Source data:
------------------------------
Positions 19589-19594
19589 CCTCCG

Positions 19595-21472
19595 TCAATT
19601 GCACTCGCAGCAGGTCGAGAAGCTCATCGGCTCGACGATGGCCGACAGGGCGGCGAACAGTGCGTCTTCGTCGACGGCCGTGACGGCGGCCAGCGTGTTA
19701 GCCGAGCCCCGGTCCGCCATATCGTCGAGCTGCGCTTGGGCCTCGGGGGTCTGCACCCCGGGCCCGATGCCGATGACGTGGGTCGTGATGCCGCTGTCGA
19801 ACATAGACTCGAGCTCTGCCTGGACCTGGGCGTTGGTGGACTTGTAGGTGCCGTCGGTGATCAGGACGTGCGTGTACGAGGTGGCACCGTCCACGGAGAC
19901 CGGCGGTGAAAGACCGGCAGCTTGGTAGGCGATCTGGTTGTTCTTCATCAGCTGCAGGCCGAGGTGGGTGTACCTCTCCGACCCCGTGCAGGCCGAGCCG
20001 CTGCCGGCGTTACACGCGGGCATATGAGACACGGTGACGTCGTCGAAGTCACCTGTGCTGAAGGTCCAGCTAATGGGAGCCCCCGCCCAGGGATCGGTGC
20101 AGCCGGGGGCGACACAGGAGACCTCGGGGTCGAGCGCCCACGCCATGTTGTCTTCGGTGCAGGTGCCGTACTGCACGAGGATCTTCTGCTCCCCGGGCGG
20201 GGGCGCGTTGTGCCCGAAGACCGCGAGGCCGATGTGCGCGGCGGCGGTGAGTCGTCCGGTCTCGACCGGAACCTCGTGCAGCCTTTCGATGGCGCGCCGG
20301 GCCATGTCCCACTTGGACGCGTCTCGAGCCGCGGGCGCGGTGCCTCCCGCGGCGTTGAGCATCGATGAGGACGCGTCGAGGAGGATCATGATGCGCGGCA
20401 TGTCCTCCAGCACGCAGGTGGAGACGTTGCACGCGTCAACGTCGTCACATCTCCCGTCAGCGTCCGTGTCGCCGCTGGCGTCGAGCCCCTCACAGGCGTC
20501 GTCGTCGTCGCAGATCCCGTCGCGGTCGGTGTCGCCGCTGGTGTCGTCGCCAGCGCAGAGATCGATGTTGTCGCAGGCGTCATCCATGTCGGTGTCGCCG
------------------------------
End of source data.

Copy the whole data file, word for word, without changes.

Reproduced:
Positions 19589-19594
19589 CCTCCG

Positions 19595-21472
19595 TCAATT
19601 GCACTCGCAGCAGGTCGAGAAGCTCATCGGCTCGACGATGGCCGACAGGGCGGCGAACAGTGCGTCTTCGTCGACGGCCGTGACGGCGGCCAGCGTGTTA
19701 GCCGAGCCCCGGTCCGCCATATCGTCGAGCTGCGCTTGGGCCTCGGGGGTCTGCACCCCGGGCCCGATGCCGATGACGTGGGTCGTGATGCCGCTGTCGA
19801 ACATAGACTCGAGCTCTGCCTGGACCTGGGCGTTGGTGGACTTGTAGGTGCCGTCGGTGATCAGGACGTGCGTGTACGAGGTGGCACCGTCCACGGAGAC
19901 CGGCGGTGAAAGACCGGCAGCTTGGTAGGCGATCTGGTTGTTCTTCATCAGCTGCAGGCCGAGGTGGGTGTACCTCTCCGACCCCGTGCAGGCCGAGCCG
20001 CTGCCGGCGTTACACGCGGGCATATGAGACACGGTGACGTCGTCGAAGTCACCTGTGCTGAAGGTCCAGCTAATGGGAGCCCCCGCCCAGGGATCGGTGC
20101 AGCCGGGGGCGACACAGGAGACCTCGGGGTCGAGCGCCCACGCCATGTTGTCTTCGGTGCAGGTGCCGTACTGCACGAGGATCTTCTGCTCCCCGGGCGG
20201 GGGCGCGTTGTGCCCGAAGACCGCGAGGCCGATGTGCGCGGCGGCGGTGAGTCGTCCGGTCTCGACCGGAACCTCGTGCAGCCTTTCGATGGCGCGCCGG
20301 GCCATGTCCCACTTGGACGCGTCTCGAGCCGCGGGCGCGGTGCCTCCCGCGGCGTTGAGCATCGATGAGGACGCGTCGAGGAGGATCATGATGCGCGGCA
20401 TGTCCTCCAGCACGCAGGTGGAGACGTTGCACGCGTCAACGTCGTCACATCTCCCGTCAGCGTCCGTGTCGCCGCTGGCGTCGAGCCCCTCACAGGCGTC
20501 GTCGTCGTCGCAGATCCCGTCGCGGTCGGTGTCGCCGCTGGTGTCGTCGCCAGCGCAGAGATCGATGTTGTCGCAGGCGTCATCCATGTCGGTGTCGCCG